From Seattle to Quebec City, antiglobalization protesters have complained that international institutions are illegitimate because they are undemocratic. To fight this perception, global organizations need to increase transparency, improve accountability, and think harder about norms for global governance.
NATO's poorly planned adventure in Kosovo has brought a critical question to the fore: just how should Americans define their national interest in the information age? The Soviet Union is gone, and an information revolution has transformed the nature of power. Few "A list" threats to American security loom large today. Global telecommunications have made humanitarian crises in far-flung places impossible to ignore. But before the United States embarks on another costly human rights crusade, Americans should recognize that moral values are only part of a foreign policy. Other essential priorities remain. If Washington neglects to handle the "A list," the consequences for global peace and prosperity will be dire.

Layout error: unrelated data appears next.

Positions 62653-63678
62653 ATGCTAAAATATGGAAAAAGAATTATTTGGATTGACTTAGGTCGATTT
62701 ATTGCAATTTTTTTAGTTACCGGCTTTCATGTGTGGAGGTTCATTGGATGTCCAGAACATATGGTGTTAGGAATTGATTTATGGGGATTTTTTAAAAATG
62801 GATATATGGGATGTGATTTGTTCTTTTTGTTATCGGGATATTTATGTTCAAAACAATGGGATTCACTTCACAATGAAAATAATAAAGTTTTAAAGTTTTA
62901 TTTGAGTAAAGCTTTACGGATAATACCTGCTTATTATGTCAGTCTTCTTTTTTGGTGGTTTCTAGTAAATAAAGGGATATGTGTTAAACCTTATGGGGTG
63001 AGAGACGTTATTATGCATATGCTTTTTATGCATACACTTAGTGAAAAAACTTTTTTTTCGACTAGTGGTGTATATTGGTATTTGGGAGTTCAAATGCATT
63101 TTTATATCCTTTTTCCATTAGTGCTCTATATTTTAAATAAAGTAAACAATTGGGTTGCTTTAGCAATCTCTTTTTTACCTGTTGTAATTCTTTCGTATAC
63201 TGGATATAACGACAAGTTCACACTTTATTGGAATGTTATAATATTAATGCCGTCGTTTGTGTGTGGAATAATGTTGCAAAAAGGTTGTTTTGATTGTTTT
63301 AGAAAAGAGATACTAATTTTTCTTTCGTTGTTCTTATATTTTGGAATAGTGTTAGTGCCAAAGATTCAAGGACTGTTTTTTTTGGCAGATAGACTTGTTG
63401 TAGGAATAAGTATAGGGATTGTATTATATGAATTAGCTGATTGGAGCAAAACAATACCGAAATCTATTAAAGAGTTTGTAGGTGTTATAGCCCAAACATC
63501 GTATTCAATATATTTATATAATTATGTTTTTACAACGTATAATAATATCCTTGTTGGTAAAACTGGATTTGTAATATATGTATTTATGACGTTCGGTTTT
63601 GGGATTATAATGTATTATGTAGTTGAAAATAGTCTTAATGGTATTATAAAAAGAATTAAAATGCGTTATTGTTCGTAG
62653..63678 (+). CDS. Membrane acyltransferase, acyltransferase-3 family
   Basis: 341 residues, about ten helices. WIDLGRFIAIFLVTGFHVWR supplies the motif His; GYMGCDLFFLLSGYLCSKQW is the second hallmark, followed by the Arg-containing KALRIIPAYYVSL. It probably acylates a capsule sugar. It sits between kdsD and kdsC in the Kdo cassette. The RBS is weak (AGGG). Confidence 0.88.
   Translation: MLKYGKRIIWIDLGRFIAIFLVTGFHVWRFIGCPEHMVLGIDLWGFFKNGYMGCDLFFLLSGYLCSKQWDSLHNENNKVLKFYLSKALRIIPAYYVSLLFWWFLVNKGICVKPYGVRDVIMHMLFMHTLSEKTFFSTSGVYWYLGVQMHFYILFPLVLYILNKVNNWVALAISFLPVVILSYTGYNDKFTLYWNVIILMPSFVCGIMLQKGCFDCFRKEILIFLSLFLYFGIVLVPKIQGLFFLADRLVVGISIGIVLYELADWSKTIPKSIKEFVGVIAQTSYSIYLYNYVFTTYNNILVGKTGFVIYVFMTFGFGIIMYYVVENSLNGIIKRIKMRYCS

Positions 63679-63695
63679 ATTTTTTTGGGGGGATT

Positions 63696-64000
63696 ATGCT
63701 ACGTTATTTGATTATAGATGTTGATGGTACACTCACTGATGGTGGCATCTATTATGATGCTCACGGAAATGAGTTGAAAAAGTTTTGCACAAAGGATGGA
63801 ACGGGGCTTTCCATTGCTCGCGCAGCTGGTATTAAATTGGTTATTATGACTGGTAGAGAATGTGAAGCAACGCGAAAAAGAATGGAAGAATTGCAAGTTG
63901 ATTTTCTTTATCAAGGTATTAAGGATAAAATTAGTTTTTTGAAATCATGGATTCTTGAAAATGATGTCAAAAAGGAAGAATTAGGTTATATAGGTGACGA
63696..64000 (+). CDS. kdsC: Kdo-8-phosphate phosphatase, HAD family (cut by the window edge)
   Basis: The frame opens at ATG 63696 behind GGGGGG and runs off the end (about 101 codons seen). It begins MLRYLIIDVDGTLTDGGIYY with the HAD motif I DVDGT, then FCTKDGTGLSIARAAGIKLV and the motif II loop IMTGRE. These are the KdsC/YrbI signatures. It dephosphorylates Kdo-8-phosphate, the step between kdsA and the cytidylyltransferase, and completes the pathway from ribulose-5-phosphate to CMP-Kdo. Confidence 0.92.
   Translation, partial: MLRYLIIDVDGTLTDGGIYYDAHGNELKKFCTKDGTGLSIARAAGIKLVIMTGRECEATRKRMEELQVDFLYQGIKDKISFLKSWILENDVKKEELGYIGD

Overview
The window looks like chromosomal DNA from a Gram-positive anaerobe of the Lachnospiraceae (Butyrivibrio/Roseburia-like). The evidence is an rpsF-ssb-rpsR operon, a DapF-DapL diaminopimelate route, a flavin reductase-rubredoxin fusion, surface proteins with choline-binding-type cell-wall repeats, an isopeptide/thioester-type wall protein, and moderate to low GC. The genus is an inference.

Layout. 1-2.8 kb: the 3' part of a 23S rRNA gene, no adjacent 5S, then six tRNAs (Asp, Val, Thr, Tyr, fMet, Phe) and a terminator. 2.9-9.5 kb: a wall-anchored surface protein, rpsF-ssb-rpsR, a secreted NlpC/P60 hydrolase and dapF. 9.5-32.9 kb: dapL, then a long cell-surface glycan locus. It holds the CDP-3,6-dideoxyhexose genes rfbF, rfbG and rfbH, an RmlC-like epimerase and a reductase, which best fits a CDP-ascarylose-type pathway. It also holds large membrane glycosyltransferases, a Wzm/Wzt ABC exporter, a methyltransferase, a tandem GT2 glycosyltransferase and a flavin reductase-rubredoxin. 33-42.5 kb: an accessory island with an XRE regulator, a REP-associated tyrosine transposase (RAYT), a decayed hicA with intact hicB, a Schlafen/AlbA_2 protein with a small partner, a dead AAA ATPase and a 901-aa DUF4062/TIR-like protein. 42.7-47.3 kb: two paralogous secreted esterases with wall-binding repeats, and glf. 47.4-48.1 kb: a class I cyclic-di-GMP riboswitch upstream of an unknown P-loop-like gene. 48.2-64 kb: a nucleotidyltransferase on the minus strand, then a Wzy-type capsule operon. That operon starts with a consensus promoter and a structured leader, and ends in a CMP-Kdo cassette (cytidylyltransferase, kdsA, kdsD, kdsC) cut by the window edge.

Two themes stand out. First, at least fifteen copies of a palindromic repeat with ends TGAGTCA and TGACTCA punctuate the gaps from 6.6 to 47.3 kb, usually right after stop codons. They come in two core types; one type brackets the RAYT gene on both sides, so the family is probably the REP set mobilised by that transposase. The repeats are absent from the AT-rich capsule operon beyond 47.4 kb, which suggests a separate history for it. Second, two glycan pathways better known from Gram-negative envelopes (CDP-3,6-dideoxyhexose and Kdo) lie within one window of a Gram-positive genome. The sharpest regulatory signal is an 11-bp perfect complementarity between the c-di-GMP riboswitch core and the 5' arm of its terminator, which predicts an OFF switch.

Throughout this century, modernists have been proclaiming that technology would transform world politics. These days futurists argue that the information revolution is leading to a new electronic feudalism, with overlapping communities laying claim to citizens' loyalties. But the state is very resilient. Geographically based states will continue to structure politics in an information age, but they will rely less on traditional resources and more on their ability to remain credible to a public with increasingly diverse sources of information.